Sunday, March 24, 2013

Left Coast Meets Right at The Firehouse + Quick Hits

The Firehouse 12 Spring 2013 Concerts Series rolls this Friday March 29 with an appearance by the Lisa Mezzacappa Trio featuring Fay Victor.  Ms.Mezzacappa, based in the San Francisco Bay area, is one of the busiest musician/curators around. Not only does the bassist/composer lead several different ensembles (Bait & Switch being the most recognizable) but she also programs several different music series in Los Angeles and San Francisco as well as a live Cinema series.  Her Trio with the exciting Brooklyn, NY-based vocalist Fay Victor blends pop, jazz and blues influences into a sonic adventure unlike any you have heard. Ms. Victor, who leads her own ensembles, is a fearless improviser who treats words and sounds with equal weight.  She enunciates, even when she is scat-singing.  Rounding out the Trio is guitarist John Finkbeiner who has worked and recorded with bassist Adam Lane Full Throttle Orchestra, with drummer Vijay Anderson's various groups and alongside Ms. Mezzacappa (and Mr. Anderson) in the wonderfully eclectic and electric Bait & Switch. He's also got a great feel for the blues which stands him in good stead in this Trio.

Judging by the music the bassist has posted on her website (, the Trio makes one sit up and pay attention.  They'll play 2 shows - 8:30 and 10 p.m. (each with its own admission charge) -  and you can get more information by going to or calling 203-785-0468.

Last week, the Matthew Shipp Trio rocked the Firehouse with its exciting brand of creative improvisations. 2/3rds of the Trio - pianist Shipp and bassist Michael Bisio - creates the music of "Floating Ice" (Relative Pitch Records), a CD that appeared late in 2012.

The 7 tracks will not surprise anyone who has listened to the Shipp Trio in that much of the music has a great forward motion and that the strong left hand of the pianist frees up the bassist to play counterpoint.  There are some wonderful moments; "The Queen's Ballad" is a slow exploration built off a handsome melody that Shipp creates an impressive solo from.  Meanwhile, Bisio moves beneath the melodic surface creating his own impressions (and rhythms) that catch the ear. The light-hearted swing of "Holographic Rag" suggests "Jelly Roll" Morton, Professor Longhair and Conlon Noncarrow in its bluesy feel and rhythmic drive. It's the longest track on the CD (10:29) yet moves with stealth and allows for a fiery bass solo that really moves.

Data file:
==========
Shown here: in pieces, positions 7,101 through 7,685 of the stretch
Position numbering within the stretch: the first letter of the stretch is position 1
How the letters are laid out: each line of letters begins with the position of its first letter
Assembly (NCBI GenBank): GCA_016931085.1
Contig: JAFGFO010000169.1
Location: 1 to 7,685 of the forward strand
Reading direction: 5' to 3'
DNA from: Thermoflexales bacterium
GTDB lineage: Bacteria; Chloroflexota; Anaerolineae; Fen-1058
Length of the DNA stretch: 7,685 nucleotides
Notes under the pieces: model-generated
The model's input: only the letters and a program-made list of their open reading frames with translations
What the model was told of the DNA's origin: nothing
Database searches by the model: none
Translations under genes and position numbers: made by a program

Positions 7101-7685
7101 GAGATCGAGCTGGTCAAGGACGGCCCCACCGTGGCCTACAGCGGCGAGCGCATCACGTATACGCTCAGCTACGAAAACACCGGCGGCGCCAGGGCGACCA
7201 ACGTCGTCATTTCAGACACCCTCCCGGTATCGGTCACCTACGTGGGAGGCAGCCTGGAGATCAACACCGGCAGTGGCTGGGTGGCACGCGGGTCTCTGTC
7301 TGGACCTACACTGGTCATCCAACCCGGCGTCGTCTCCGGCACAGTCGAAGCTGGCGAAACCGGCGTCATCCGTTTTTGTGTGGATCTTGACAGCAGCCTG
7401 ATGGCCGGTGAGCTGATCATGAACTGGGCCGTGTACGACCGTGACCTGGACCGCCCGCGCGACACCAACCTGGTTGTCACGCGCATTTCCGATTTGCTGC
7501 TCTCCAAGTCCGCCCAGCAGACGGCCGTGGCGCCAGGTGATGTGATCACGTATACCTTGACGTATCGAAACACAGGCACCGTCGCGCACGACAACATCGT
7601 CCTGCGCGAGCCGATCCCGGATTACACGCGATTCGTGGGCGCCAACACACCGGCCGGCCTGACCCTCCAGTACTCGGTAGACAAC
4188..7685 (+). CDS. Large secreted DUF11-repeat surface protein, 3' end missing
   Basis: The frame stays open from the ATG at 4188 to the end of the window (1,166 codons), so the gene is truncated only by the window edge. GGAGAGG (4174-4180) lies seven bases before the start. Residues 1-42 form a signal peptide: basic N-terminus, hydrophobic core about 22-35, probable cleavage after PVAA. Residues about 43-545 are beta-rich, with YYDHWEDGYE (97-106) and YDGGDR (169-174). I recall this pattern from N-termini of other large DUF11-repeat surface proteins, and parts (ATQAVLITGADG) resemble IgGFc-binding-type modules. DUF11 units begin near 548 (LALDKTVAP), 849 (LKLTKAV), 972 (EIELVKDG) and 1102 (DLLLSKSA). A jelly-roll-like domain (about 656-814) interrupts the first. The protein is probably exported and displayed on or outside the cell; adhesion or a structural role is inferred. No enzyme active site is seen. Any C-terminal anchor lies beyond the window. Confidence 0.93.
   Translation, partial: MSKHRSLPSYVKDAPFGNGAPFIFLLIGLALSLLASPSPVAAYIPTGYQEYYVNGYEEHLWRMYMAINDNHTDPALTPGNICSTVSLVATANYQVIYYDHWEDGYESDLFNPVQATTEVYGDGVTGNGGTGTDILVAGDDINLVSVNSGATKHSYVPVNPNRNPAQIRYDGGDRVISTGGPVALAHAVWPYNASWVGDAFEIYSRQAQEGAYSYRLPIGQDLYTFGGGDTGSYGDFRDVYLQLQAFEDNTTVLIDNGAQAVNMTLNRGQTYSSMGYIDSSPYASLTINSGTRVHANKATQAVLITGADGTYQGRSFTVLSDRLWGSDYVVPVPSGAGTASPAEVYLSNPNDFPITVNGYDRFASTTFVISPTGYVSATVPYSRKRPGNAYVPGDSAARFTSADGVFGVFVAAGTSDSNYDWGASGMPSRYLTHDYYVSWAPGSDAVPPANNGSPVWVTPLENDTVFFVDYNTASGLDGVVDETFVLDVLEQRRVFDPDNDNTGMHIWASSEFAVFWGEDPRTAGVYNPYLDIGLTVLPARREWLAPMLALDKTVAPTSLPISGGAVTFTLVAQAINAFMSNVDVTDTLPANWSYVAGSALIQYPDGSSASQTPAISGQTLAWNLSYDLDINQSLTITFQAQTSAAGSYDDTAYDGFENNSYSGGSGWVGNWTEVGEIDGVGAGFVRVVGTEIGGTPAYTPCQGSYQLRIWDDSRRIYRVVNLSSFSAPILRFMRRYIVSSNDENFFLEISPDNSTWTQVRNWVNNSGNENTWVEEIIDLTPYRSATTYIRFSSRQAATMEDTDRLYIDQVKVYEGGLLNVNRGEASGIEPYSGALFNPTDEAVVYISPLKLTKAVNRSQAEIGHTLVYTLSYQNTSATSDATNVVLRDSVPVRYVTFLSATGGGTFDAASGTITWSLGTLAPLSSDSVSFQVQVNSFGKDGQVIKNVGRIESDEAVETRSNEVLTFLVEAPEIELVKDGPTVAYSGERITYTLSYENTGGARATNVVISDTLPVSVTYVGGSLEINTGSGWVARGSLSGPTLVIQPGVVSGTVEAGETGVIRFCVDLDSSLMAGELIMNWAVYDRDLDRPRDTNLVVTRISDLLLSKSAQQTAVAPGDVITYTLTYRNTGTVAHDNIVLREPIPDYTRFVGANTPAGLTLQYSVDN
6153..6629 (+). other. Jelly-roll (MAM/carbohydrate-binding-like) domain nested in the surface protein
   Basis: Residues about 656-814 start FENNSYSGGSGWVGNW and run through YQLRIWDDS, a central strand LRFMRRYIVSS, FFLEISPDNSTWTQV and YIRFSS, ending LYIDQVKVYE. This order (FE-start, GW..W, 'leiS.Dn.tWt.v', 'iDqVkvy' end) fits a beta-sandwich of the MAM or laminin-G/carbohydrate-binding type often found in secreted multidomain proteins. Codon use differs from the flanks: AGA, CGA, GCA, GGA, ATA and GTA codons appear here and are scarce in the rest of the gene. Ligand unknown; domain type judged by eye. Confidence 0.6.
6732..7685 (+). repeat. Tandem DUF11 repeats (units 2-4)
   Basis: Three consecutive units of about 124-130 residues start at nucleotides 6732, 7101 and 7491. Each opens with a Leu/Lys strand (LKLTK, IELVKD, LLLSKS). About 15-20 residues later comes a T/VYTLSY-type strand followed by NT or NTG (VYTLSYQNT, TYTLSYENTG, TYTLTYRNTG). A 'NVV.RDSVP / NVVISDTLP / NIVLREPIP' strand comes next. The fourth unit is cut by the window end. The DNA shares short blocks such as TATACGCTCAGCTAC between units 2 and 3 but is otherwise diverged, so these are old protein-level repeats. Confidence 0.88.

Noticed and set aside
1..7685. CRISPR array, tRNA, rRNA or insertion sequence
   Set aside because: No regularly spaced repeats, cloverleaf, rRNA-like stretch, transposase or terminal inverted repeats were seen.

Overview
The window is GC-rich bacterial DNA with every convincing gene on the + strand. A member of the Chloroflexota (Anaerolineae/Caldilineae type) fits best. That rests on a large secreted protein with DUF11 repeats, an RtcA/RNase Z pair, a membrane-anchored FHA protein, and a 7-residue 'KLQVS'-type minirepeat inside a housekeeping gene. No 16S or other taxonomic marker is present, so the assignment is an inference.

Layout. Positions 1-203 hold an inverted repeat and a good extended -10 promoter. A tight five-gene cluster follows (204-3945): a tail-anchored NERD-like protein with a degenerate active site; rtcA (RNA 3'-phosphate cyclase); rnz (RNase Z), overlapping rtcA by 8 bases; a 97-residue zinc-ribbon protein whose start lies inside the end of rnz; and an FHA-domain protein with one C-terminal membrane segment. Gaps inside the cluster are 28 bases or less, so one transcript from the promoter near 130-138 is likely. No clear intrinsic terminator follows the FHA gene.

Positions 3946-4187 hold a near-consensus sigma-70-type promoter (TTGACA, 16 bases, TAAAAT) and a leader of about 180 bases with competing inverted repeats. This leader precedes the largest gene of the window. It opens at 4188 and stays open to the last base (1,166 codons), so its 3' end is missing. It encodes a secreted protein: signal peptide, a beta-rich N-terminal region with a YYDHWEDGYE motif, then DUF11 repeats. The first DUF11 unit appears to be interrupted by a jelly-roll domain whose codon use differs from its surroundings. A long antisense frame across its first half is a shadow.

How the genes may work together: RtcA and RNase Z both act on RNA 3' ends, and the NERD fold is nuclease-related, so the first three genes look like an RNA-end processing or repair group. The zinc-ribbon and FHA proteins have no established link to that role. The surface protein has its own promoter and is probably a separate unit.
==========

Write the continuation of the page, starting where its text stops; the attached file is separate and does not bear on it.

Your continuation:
The introspective opening of "Disc" shows a strain of Chicago blues before moving out and away from its melodic center (and doing so without resorting to high volume or displays of technical prowess.)  Bisio's arco work sets the slower pace of the final cut, "Decay", a work that builds in intensity and then moves away from its climax on the rapid-paced bowing bass lines.  Shipp's droning chords over the bowed bass close the piece on a strident note.

The music created by Michael Bisio and Matthew Shipp on "Floating Ice" demands your attention and deserves it. The 2 musicians know each other well and that friendship gives them the freedom to make music that goes in many directions (and never gets lost.)  For more information, go to

Like the more famous Neil Young, British artist Neil C. Young is a guitarist and composer.  But, the younger Young does not rock out a super volume or create electronic landscapes or acoustic songs that go right to the heart of human relations.  On his 4th CD as the leader of the Neil C. Young Trio, "El Camino" (ENCE), one hears music that blurs the lines between rock, blues, r'n'b and jazz without ever erasing those lines.  Ably supported by bassist Alan Witham and drummer Richard Young, the guitarist creates a program that is enjoyable, undemanding and, for me, brings back some fond memories.  When I was much younger, I used to scour the "cutout" bins for 45 r.p.m. vinyl records of an instrumental nature.  9 out of 10 times, I had no idea what the music was like or who the artists were but the price was often 4 for $.99 cents" - every once in a while, I'd come across a gem from the DOT label or SMASH or Chess Records.

"El Camino" reminds me of those long-gone treasures in that the music will not knock you out of your chair but, unlike many of those earlier recordings, the musicianship is top-notch.  Neil C. Young is an excellent rhythm guitarist - a majority of the 8 tracks on the CD are built off of the solid rhythm section and the strong guitars that often comprise the melody.  There are moments on the opening track, "Nutter Strut", that remind this listener of the rhythm guitar work of Jimi Hendrix, another musicians who often built his songs and solos off his chordal work.  The "country meets jazz" feel of "The Wagon (it left without me)" works quite well, with a touch of Wes Montgomery and Lenny Breau, although the rhythm section is a bit "clunky."  No such problem on "Slashville", where the drums and bass set the pace while the leader plays a hearty solo. Perhaps the best track is the lovely "Ballaed" (sic), with its stately melody and excellent counterpoint from the bass.

The music that the Neil C. Young Trio creates on "El Camino" probably won't blow you away but the results are certainly easy to listen to.  Go to and give the band your ears.

No comments:

Post a Comment